At night Alvaro and I went to Tanta, by the most famous Peruvian chef: Gaston Curio. Although it is a “simple” place, with a menu that includes “sanguiches” (sandwiches), the truth is that everything was very delicious, including my fish stuffed with seafood and rice.

Special mention: the fresh, natural juices we enjoyed everywhere, one of my weaknesses. In Lima they are surprised that almost everywhere else in the world we have to turn most of the time to bottled juice, but not everyone is fortunate enough to have such delicious fruits growing in their backyard!

Lest it be said, it was not all culinary tourism. We also worked: meetings in Oracle, the National Telemedicine Center, the first genome sequencing project in Peru, or the renewal of the largest medical imaging outsourcing contract in Latin America.

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BOGOTA October 30-November 1

Bogota is not nearly as violent and scary as it was years ago. Mexico or Caracas have overtaken Colombia as a scarier destination. But when the first thing you see upon arriving in your hotel is a bullet impact in the front door, it brings you back memories of scarier times.

Even weirder was the fact that Bogotanos seem to get so much into the halloween spirit: everybody had dressed up for it. To the point where I had a business meeting with a tech company in a glass office building, and was greeted by a “vampire-policewoman” who led me to the office of the CEO who was dressed as “Chucky-meets-Frankenstein”, with full facial makeup and blood-stained rubber ax included. It was not easy to maintain my concentration and business tone, to say the least.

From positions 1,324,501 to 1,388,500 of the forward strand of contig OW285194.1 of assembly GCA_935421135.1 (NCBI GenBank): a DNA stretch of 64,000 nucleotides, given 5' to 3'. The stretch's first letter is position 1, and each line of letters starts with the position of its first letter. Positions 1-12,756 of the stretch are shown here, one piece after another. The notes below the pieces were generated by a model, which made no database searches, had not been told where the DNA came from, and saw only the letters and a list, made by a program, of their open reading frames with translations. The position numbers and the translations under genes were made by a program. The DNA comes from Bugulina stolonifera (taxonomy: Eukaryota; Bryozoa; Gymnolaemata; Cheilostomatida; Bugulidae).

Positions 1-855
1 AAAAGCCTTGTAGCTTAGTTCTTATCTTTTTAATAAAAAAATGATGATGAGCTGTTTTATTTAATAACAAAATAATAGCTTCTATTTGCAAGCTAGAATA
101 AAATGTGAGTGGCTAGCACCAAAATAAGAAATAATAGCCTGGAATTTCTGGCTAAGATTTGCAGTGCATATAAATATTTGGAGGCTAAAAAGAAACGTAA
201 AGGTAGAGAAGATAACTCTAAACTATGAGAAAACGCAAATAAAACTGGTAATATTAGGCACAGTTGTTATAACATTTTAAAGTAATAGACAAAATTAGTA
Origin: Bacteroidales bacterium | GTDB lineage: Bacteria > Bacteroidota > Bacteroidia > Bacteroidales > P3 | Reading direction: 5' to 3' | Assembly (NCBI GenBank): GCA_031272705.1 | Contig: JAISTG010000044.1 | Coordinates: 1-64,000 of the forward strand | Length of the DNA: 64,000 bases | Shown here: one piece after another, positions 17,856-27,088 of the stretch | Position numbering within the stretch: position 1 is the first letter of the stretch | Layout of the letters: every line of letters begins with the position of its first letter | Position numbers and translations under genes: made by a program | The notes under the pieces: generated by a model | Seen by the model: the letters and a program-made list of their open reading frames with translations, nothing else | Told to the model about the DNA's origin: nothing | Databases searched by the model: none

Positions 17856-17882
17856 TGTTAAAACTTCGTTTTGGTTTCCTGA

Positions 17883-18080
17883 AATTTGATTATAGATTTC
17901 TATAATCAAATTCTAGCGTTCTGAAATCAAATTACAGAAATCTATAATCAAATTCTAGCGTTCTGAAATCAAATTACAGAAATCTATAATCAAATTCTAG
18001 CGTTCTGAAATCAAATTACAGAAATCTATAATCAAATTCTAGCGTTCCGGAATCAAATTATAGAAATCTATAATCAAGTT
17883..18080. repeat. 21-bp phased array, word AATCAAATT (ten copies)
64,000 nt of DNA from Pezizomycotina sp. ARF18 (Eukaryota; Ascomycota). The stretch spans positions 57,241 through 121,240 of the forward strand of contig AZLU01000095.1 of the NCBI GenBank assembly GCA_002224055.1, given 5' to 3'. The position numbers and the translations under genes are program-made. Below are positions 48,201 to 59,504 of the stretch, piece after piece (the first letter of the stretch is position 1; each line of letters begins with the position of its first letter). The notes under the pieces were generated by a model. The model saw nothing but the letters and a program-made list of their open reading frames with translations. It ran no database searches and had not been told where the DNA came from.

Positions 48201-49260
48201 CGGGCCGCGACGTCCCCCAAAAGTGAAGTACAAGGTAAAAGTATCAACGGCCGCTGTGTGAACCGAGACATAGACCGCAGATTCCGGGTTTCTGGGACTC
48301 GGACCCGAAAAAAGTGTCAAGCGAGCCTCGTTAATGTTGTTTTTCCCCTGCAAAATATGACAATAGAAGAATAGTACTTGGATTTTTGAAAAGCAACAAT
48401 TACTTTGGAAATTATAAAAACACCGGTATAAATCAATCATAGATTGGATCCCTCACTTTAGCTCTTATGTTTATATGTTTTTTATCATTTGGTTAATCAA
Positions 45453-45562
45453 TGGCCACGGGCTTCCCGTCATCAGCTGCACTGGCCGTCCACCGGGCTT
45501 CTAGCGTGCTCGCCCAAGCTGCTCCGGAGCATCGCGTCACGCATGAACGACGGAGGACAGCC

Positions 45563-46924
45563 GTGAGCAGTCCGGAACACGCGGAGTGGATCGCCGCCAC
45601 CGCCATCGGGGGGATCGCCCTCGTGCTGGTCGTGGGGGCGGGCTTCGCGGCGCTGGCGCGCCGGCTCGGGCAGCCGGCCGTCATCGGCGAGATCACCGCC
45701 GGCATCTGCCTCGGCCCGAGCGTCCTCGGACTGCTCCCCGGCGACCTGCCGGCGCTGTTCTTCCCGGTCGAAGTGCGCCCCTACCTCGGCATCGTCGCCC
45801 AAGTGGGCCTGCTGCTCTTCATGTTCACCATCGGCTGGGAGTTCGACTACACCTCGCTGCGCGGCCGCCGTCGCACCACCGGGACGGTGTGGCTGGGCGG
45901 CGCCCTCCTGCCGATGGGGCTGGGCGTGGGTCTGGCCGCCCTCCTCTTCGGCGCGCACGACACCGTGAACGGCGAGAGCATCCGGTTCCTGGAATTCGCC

Back in the infamous hotel, chosen purely by location and not quality, I was moved to another room because of a plumbing problem, which also got rid of the incredible noise, since the first room had a window that did not close and the second one had a window that did not open.

But location was truly convenient for our work, with the added bonus of being really close to the Javeriana University, which meant a very young and hip vibe and a plethora of really affordable places to eat; we’re talking 3.5 euros lunch including two dishes, freshly squeezed fruit juice, and dessert.

Nevertheless, the best meal we had was at a very interesting (although slightly “hipster”) and inventive restaurant nearby: El Ciervo y el Oso. ”Ciervo” (“deer” in Spanish) for vegetarian menu, and “Oso” (“bear” in Spanish) for carnivorous menu. Ha!

Pina Bausch dance company at the Howard Gilman Opera House Brooklyn Academy of Music (BAM)

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Between my trip to Mexico and the next one to Peru and Colombia, I spent a weekend in New York, and took the opportunity to go with my wife and her ex-husband to see “Kontakthof” by Pina Bausch dance company at the Howard Gilman Opera House Brooklyn Academy of Music (BAM).